Monday, July 30, 2012

Henry Ford - Biography

Henry Ford was born on July 30, 1863 as the first son of William and Mary Ford's six children. His father had a prosperous family farm in Dearborn, Michigan. At an early age, Henry showed an interest in mechanical things and pursued industrial work. In 1879, sixteen-year-old Ford went to nearby city of Detroit and worked as an apprentice machinist. After, three years as an apprentice, he returned to Dearborn and divided his time between operating or repairing steam engines, doing occasional work in a Detroit factory, and over-hauling his father's farm implements, as well as lending a hand with other farm work. He married Clara Bryant in 1888 and went into running a sawmill.

In 1891, Ford joined as an engineer with the Edison Illuminating Company in Detroit. He was promoted to Chief Engineer in 1893.  He devoted considerable time to his personal experiments on internal combustion engines. These experiments culminated in 1896 with the completion of a self-propelled vehicle-the Quadricycle. The Quadricycle had four wire wheels that looked like heavy bicycle wheels, was steered with a tiller like a boat, and had only two forward speeds with no reverse.

The Ford Motor Company was incorporated in 1903 with Henry Ford as vice-president and chief engineer. The  company produced very limited number of cars a day at the Ford factory on Mack Avenue in Detroit. Groups of two or three men worked on each car from components made to order by other companies.

Henry Ford focused on  producing an automobile that was reasonably priced, reliable, and efficient  and introduced  the Model T in 1908. This vehicle initiated a new era in personal transportation. It was easy to operate, maintain, and handle on rough roads, immediately becoming a huge success.

By 1918, half of all cars in America were Model Ts. To meet the growing demand for the Model T, the company opened a large factory at Highland Park, Michigan, in 1910. Henry Ford created in 1913, a continuous moving assembly line. Workers remained in place, adding one component to each automobile as it moved past them on the line. Delivery of parts by conveyor belt to the workers was carefully timed to keep the assembly line moving smoothly and efficiently. The introduction of the moving assembly line revolutionized automobile production by significantly reducing assembly time per vehicle, thus lowering costs. Ford's production of Model Ts made his company the largest automobile manufacturer in the world.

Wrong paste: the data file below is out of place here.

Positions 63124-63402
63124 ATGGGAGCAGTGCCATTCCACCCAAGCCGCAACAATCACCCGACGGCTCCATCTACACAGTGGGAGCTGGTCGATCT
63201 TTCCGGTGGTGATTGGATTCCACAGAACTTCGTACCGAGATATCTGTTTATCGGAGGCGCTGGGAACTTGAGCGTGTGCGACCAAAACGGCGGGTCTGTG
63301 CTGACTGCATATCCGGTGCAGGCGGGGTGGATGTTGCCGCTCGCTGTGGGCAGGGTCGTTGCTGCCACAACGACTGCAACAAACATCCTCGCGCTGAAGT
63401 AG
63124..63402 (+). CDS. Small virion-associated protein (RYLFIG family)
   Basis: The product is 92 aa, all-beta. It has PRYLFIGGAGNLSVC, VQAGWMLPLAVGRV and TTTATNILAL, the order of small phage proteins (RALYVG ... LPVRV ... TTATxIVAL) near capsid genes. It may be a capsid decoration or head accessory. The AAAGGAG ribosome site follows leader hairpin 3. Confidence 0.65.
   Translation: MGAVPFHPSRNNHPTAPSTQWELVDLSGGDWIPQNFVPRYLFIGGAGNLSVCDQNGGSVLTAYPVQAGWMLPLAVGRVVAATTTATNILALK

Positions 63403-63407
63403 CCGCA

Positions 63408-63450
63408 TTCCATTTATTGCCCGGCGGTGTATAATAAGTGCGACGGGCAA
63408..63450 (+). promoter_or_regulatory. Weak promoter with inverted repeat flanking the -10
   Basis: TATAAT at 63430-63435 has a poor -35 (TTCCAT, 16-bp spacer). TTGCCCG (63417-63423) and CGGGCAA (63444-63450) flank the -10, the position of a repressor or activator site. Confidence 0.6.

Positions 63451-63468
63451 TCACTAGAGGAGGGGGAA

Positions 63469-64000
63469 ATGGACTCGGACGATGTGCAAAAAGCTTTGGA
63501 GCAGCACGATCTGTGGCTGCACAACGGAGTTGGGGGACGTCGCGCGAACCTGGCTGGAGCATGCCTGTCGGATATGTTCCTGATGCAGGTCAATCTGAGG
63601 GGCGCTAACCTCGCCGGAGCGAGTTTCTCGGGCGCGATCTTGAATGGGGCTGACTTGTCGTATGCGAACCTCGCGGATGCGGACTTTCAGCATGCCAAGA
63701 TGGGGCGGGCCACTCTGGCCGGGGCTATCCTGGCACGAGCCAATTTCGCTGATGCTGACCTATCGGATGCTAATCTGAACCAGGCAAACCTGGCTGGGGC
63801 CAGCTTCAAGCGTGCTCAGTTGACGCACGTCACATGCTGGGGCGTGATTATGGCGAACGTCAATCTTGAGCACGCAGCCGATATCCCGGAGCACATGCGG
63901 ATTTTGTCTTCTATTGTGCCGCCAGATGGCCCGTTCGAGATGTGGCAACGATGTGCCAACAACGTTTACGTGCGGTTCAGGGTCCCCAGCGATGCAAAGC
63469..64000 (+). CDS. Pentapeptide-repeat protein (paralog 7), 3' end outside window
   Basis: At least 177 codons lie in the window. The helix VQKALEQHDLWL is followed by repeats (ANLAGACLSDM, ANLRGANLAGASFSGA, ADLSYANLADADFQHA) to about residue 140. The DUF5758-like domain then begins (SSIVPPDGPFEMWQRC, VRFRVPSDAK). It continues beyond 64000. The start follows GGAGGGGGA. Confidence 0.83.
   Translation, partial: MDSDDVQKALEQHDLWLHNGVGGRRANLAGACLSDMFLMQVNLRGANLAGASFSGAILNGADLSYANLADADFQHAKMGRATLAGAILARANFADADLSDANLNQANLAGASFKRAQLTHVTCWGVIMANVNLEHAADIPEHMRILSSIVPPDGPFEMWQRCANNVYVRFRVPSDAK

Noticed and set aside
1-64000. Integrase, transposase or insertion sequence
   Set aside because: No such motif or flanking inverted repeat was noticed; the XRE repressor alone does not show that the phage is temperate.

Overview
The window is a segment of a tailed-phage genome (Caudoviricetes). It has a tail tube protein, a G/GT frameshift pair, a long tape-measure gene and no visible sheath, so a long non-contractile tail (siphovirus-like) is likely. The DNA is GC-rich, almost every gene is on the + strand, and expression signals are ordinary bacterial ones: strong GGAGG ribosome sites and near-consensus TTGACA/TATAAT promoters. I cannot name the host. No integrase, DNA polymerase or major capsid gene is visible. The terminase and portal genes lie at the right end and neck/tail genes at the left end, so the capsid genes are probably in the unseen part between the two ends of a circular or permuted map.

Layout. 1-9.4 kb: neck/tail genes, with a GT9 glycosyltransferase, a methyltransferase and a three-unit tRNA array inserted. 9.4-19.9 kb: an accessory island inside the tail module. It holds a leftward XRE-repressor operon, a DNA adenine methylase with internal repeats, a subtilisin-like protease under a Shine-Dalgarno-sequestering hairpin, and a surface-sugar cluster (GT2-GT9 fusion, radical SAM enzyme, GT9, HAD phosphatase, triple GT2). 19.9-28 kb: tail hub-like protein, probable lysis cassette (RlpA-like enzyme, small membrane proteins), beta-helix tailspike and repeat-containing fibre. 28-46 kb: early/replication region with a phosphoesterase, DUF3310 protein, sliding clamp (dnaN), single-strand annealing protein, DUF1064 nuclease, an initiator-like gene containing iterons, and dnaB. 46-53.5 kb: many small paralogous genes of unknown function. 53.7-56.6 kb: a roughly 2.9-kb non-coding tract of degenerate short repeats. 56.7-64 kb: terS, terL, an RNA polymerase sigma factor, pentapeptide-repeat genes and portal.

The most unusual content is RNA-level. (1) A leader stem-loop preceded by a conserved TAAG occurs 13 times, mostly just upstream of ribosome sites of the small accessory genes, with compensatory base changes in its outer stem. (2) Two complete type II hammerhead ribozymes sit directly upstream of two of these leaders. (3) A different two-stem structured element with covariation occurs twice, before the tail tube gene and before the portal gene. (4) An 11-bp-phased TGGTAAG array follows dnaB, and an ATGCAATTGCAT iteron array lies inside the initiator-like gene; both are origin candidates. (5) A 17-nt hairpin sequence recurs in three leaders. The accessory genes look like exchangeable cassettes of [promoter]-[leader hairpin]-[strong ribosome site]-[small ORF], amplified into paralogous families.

The company began construction of the world's largest integrated industrial complex along the banks of the Rouge River in Dearborn, Michigan, during the late 1910s and early 1920s. The massive Rouge Plant included facilities to produce many components and materials needed for automobile production: a steel mill, glass factory, and automobile assembly line. Iron ore and coal were brought in on Great Lakes steamers and by railroad, and were used to produce both iron and steel. Rolling mills, forges, and assembly shops transformed the steel into springs, axles, and car bodies. Foundries converted iron into engine blocks and cylinder heads that were assembled with other components into engines. By September 1927, all steps in the manufacturing process from refining raw materials to final assembly of the automobile took place at the vast Rouge Plant.

Mr. Ford retired as active head of the Ford Motor Company in 1918, at the age of 55, turning over the presidency to his son, Edsel.

Henry said and took step to realize it. "As long as I live I want to pay the highest wages in the automobile industry. If the men in our plants will give a full day's work for a full day's pay, there is no reason why we can't always do it. Every man should make enough money to own a home, a piece of land and a car."

He died on 7 April 1947


Autobiography by Henry Ford - My Life and Work

New York Announcement of Death of Henry Ford

Corn Flakes - Will Keith Kellogg

In 1894,  Dr. John Harvey Kellogg was superintendent of a famous hospital and health spa in Battle Creek, Michigan and his younger brother, Will Keith Kellogg, was the business manager. The hospital stressed healthful living and served  its patients  a diet that eliminated caffeine, meat, alcohol, and tobacco.
To achieve that objective, the brothers invented many foods that were made from grains, including a coffee substitute and a type of granola, which they forced through rollers and rolled into long sheets of dough.

One day, after cooking some wheat, the men were called away to some other work and when they finally returned, the wheat had become stale. Still, they decided to force the tempered grain through the rollers anyway. The grain did not come out in long sheets of dough. Instead each wheat berry got  flattened and came out as a thin flake. The brothers baked the flakes and were delighted with the taste of flakes.  They realized they had discovered a new and delicious cereal. Will Keith Kellogg eventually opened his own cereal business, and it is a famous product even today.

Many of the history today lists credit 30 July 1898 as the day, the corn flake was invented.